What kind of neighborhood association meeting treats everyone to a delicious barbecue dinner? Take a look at this event‚ it has become a springtime tradition‚
Portland Water Bureau’s Jimmy Brown caters the Powellhurst-Gilbert Neighborhood Association meeting, highlighted by his BBQ chicken and ribs.
Story and photo by David F. Ashton
A couple of years ago, the chair of the Powellhurst-Gilbert Neighborhood Association, Glenn Taylor, talked Jimmy Brown into serving his famous barbecue as a drawing card to attract folks to their spring meeting.
At that time, Brown headed Portland’s Office of Neighborhood Involvement. Brown’s homemade barbecue chicken and ribs were the talk‚ and taste‚ of the association’s meeting.
Susan McDonald and her daughter are one of the dozens who lined up for a plate full of Jimmy Brown’s scrumptious barbecue.
Even though Brown has since moved over to the Portland Water Bureau, he’s kept the new tradition alive by‚ once again‚ serving up a dinner, including heaping portions of toothsome barbecue and all the fixings at the association’s meeting in May, their last meeting until fall.
“I love seeing folks enjoy good food, and I like to support neighborhood activities,” was the reason Brown gave us for serving the banquet.
City execs provide update
As happy diners cleaned their plates, Taylor called the neighborhood meeting to order.
Tom Klutz, Portland Water Bureau, brought news regarding Portland’s newest “hydro-park”‚ a public park built and maintained by the water bureau‚ scheduled to be developed at SE 138 Ave. & SE Center St.
“The old rusting fences are down,” Klutz reported. “We’ve brought in more boulders from Bull Run to keep vehicles out and still let people in.”
The next step for the park will be improving the land with grass, installing picnic tables, benches and a walking path around the perimeter.
“And, the park will be easily accessible by the handicapped. I thank the Powellhurst-Neighbors who have made it [the park’s development] a good process.”
The manager of Powell Valley Road Water District before it was transferred to the City of Portland, Tom Pokorny, stopped by the meeting.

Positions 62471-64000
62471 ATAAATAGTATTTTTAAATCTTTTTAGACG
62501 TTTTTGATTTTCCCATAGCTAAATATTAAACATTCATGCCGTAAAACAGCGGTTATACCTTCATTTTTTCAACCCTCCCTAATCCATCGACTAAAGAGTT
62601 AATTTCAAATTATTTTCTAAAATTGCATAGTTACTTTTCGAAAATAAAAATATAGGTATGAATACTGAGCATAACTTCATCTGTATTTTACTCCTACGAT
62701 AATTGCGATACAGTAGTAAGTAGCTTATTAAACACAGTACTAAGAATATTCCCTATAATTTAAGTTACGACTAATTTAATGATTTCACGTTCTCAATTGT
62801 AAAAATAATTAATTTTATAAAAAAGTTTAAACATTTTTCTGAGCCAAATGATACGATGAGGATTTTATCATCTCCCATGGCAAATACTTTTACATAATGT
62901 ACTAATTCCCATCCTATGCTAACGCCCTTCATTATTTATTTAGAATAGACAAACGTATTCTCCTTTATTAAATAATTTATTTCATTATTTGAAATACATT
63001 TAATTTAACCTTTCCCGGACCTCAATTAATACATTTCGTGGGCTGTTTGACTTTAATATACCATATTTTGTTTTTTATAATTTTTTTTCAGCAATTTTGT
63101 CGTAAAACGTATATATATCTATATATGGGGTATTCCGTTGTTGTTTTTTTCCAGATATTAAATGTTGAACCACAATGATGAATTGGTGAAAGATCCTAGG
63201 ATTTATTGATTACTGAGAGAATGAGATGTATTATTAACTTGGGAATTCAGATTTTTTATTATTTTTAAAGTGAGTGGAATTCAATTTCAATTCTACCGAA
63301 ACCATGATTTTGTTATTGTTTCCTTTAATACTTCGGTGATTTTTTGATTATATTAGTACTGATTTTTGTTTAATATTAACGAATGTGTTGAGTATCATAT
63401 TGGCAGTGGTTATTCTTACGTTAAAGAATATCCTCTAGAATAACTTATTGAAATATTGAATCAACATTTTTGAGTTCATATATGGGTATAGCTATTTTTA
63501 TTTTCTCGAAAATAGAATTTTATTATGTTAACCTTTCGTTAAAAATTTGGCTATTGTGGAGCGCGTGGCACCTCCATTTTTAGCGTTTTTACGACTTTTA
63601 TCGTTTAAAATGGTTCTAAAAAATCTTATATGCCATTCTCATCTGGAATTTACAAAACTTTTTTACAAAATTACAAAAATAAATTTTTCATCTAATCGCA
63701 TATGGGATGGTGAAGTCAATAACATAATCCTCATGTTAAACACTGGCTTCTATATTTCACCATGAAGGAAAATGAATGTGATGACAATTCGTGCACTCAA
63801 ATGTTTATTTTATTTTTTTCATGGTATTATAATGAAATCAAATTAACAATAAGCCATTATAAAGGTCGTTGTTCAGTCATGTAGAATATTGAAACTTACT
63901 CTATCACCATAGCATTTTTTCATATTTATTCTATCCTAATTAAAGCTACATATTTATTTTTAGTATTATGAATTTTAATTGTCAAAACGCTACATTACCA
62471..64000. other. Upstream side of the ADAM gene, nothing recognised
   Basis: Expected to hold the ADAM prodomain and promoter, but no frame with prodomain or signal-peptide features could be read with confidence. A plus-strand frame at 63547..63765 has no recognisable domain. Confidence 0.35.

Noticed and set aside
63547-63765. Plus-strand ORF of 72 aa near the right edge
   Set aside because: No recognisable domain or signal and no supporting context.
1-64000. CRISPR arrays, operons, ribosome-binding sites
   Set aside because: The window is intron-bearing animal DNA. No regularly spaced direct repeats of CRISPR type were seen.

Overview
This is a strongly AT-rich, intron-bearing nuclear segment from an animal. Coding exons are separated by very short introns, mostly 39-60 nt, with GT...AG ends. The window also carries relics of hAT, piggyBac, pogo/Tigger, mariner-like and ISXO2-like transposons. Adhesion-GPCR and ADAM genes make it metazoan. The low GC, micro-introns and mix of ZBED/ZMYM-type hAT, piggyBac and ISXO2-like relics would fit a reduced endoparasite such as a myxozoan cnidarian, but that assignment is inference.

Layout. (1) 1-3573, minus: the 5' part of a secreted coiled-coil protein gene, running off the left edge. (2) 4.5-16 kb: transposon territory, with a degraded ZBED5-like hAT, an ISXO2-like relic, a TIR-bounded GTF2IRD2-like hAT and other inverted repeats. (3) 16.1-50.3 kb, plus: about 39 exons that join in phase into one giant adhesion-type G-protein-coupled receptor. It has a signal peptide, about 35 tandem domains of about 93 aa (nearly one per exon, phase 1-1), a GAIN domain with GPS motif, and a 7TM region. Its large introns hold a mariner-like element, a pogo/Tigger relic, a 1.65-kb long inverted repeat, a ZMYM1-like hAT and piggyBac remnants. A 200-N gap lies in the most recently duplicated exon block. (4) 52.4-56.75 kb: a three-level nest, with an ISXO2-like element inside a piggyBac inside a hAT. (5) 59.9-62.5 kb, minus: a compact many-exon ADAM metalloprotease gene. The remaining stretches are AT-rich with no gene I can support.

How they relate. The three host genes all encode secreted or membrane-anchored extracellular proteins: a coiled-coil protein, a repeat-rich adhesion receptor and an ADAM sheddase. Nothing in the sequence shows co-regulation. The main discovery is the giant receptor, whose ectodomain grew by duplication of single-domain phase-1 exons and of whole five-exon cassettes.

“At the SE 138th Ave. well field,” Pokorny reminisced, “we used to have the Drinking Water Festival in September. And, perhaps many of you remember out ‘tapping contests’‚ our team took international honors one year. When Commissioner Leonard took over the water bureau, PWB provided two men’s and two women’s teams in the competition. By the way, the Rockwood team, a men’s and a women’s team, are going to the international championships in Toronto this year.”
In the foreground, Tom Klutz, Portland Water Bureau, listens to questions about the new “hydro-park” planned for the area‚ as his boss, Portland City Commissioner Randy Leonard (in the background), listens.
Leonard delivers “state of the water” message
“Until the city took over,” said Portland City Commissioner Randy Leonard, “my water at home came from Powell Valley. I recognized how well this water bureau served its citizens, so I invited Tom [Pokorny] to our leadership and management meetings when I was assigned the Portland Water Bureau in 2005. Tom’s participation was a turning point that helped [water] bureau develop into an organization that puts customer service first.”
Turning his attention to Powell Butte, Leonard said, “We’re putting a new home up there that will look like a log cabin. It will be an amenity, instead of an eyesore. The Water Bureau will pay a person full time to help make it secure, and work on the Butte‚ they will be a full time caretaker.”
Asked about filtration, the commissioner said, “The city has filed a lawsuit against the federal government. We are challenging their requirements. New York City has joined in the suit.”
As for long-term goals, Leonard says they plan to build an interpretive center on Powell Butte. “It is part of a five year master plan. Part of the permanent structure might be an original work cabin built at Bull Run. We’d dismantle it, bring it here, and restore it.”
Concerns about Graffiti
When Commissioner Leonard asked about neighbors’ concerns, many voiced their ire regarding the marked increase in graffiti.
“In many places here, this problem is out of control,” stated Leonard. “It is rising to the level of being unacceptable. I regularly drive Powell, Foster and Division heading to City Hall; I see it every day. I’m working on an ordinance regarding graffiti. The idea is that spray paint will be put in a secure location in stores; and buyers will sign a book when they buy it. There are civil rights challenges involved.”
As for ourselves, we thank Powellhurst-Gilbert neighbors for welcoming us to attend all of there meetings‚ especially the most delicious one of the year!
¬© 2007 David F. Ashton ~ East Portland News Service